I waved farewell to my 28th year on earth by walking, walking, walking. And, as I walked I wondered how I could change it up for you, reader as Phoebe and Harriet have already covered this section of the hike.
We decided in a moment of excitement after chatting with Petar the night before to walk 30 miles with him, and when we caught up too him for breakfast after 8 miles we seemed committed to our decision.
This morning as I walked I listened to podcasts and thought about the learnings I was having from them. Researchers have suggested a theory, its called the head winds, tail winds asymmetry theory. It suggests that as humans we are more likely to identify and persuade ourselves that the head winds (those things holding us back/getting in our way) in our life are greater than our tail winds (those things enabling us to progress with ease). Essentially, this idea determines that we are more likely to resent the challenges we face than be grateful for the advantages given to us. So, i walked along figuring out what I was grateful for. I think way back in the beginning of the blog I talked about Robin Davisons idea that walking and living nomadically returns us to our original and best selves. We are stripped down to the simplest of life’s possessions, and allowed to in some form access that long lost nomadic life style of our ancestors. I am grateful to be present in nature, tied into it in a far greater way than ever before and in a way that is elusive and unknown to many. The list was long it ranged from brilliant parents and family to access of water every few miles. It included my mental snakes babes (der), Ollie, and the complexity of learning about American culture through the lens of hiker trash.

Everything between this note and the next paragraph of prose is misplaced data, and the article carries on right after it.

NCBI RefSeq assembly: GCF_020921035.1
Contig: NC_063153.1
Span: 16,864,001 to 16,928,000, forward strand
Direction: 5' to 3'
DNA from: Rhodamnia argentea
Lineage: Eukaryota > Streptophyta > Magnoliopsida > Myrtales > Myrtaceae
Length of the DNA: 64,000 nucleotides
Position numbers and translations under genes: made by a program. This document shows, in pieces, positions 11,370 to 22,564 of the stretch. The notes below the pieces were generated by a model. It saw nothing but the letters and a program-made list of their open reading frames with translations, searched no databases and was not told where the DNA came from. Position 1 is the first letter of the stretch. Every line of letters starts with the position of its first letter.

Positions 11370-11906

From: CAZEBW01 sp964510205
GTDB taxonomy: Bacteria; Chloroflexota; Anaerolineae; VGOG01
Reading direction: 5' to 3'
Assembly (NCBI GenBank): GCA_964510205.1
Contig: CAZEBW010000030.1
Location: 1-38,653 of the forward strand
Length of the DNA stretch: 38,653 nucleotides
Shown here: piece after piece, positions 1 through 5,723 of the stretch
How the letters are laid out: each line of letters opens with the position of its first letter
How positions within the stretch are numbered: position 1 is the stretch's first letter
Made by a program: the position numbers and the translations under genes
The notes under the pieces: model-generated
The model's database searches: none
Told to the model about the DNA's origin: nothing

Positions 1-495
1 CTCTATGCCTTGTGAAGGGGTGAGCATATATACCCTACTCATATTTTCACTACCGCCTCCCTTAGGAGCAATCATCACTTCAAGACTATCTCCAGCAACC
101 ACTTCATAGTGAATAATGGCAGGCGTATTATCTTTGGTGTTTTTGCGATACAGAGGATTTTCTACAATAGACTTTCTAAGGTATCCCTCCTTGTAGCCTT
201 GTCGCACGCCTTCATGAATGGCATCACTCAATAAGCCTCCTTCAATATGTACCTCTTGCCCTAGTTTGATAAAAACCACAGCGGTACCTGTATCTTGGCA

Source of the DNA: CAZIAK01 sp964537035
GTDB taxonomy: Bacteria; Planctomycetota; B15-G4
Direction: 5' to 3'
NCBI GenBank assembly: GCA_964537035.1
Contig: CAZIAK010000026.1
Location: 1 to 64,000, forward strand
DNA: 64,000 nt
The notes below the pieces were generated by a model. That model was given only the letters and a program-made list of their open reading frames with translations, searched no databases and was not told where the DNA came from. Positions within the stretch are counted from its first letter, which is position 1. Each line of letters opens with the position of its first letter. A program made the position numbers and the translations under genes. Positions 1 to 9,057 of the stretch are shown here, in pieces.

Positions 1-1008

Anyway, the day went down smoothly. It was easy walking under the lush green under story. We crossed many small streams and stopped intermittently to rest our bodies and eat food. We met Cave Money, a young German who is studying aerospace engineering.
We arrived in camp in the early evening. 31.4 miles later. I had spent that last 6 miles on the phone to Joni and my parents. Ollie’s knee was hurting so I left him to set up camp while I walked another mile round trip to collect water. We followed a dirt road, passed a dead bird and found clean, cool water in a peaceful Meadow. Green grass up to our knees flecked with wildflower.
Back at camp we had a fire, watched a young buck wander past and listened to what we thought was a bear. The boys attempted to hang our food sacks but it was impossible so instead we will sleep with them under our feet. Wish us luck.